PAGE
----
To play an electric guitar, you only need a PA and an appropriate guitar amp cable to connect your instrument to the speaker. If your acoustic guitar doesn’t have an electronic pickup, you’ll need to mic it, feed the signal into a mixer, and then send it to a PA.
Also, guitarists who play acoustic instruments prefer the sound of PA speakers over that of specialized acoustic guitar amplifiers. This is mainly because PA speakers are designed to play a wide range of frequencies. And the sound it projects is meant to be authentically close to the original. So you can faithfully reproduce the sound of an acoustic guitar over PA speakers.
Why isn’t the PA system compatible with an electric guitar?
Directly connecting guitars to PA speakers would be ineffective due to the guitar’s inability to handle the feeble sound source. Amplifiers with speakers are commonly used to power electric guitars. When electrical signals are applied, a speaker is only a device for emitting audible tones.
But you can use a pair of PA speakers as a solid guitar combo amp if you play an acoustic guitar. This is because the signals of an acoustic guitar do not require any further processing to sound correct. For this reason, acoustic guitars can produce pleasing tones even when not plugged into an amplification system.
However, electronic guitars are not subject to this limitation. So let’s investigate why PA might not make good electric guitar combo amps.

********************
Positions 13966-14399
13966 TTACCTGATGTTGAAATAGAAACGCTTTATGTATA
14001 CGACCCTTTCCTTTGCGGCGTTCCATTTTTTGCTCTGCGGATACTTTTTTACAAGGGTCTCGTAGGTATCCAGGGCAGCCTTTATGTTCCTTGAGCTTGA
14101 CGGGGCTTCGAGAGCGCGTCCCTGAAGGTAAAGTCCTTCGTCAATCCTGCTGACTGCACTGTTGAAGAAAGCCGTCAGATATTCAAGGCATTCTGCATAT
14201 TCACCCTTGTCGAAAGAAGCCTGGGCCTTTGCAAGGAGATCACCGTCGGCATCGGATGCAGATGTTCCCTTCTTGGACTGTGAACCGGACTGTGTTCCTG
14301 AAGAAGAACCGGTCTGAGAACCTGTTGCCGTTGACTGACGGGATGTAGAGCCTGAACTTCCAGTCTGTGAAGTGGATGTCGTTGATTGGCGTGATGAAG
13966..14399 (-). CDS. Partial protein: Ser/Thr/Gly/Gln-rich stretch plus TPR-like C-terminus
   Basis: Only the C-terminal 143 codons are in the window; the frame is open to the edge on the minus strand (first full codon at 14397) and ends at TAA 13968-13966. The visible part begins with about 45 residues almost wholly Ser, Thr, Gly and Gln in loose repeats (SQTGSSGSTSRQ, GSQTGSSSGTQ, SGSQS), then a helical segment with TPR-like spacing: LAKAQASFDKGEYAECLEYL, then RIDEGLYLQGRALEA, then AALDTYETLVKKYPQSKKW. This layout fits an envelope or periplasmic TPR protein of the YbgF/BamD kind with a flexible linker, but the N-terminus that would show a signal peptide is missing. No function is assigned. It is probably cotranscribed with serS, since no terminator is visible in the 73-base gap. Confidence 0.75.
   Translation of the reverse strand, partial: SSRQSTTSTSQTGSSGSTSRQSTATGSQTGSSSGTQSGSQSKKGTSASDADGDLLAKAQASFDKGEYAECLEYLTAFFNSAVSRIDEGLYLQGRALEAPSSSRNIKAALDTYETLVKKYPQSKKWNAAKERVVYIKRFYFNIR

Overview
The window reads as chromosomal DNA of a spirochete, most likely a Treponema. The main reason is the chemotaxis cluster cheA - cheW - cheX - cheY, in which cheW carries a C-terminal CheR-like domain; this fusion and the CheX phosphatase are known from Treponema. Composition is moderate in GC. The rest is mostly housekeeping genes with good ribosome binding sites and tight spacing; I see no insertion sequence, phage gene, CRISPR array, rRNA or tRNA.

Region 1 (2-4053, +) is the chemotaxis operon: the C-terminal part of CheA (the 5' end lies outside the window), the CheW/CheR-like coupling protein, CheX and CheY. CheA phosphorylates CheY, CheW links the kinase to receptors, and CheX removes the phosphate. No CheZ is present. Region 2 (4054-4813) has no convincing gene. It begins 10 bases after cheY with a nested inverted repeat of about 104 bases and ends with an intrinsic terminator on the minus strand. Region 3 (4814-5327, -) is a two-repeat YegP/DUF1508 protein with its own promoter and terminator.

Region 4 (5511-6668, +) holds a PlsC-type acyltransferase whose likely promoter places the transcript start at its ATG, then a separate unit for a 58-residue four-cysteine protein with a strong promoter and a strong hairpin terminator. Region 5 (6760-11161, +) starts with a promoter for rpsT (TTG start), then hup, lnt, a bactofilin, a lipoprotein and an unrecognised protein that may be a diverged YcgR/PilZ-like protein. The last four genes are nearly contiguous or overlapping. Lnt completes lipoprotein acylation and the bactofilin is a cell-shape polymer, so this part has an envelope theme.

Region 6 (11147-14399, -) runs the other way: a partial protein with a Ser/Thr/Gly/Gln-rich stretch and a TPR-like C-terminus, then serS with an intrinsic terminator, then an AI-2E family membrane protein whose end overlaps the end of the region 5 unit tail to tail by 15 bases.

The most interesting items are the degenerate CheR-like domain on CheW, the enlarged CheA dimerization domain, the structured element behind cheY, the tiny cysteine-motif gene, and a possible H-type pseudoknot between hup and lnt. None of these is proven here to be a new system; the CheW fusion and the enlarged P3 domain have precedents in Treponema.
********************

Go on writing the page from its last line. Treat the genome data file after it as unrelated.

The primary function of guitar combo amplifiers is to boost the volume of electric guitar signals. Because the electric guitar is a musical instrument, its sound signals are considered instrument-level signals and are, therefore, relatively weak. Inadequate volume prevents regular speakers from reproducing these sounds. This is why guitar amplifiers typically include a preamp.
These preamplifiers strengthen the weak instrument-level audio signal so you may play it through active speakers. Unfortunately, these PA speakers do not have preamps built in. Therefore, there is no way to improve the weak signal produced by an electric guitar. That’s the main problem with using megaphones for acoustic instruments.
But there’s a method to get around that if you’re dead set on using a PA speaker as your guitar amp. You’ll need to add more gear to the signal chain to get the sound from an electric guitar to the audience over the PA system.
The primary purpose of a guitar amplifier is to increase the volume of a guitar’s sound. Despite this, guitar amps do more than amplify the guitar’s signal. To rephrase, an amplification system modifies the tone of a guitar. Guitar amplifiers enhance the instrument’s sound with harmonics, compression, and sometimes even distortion.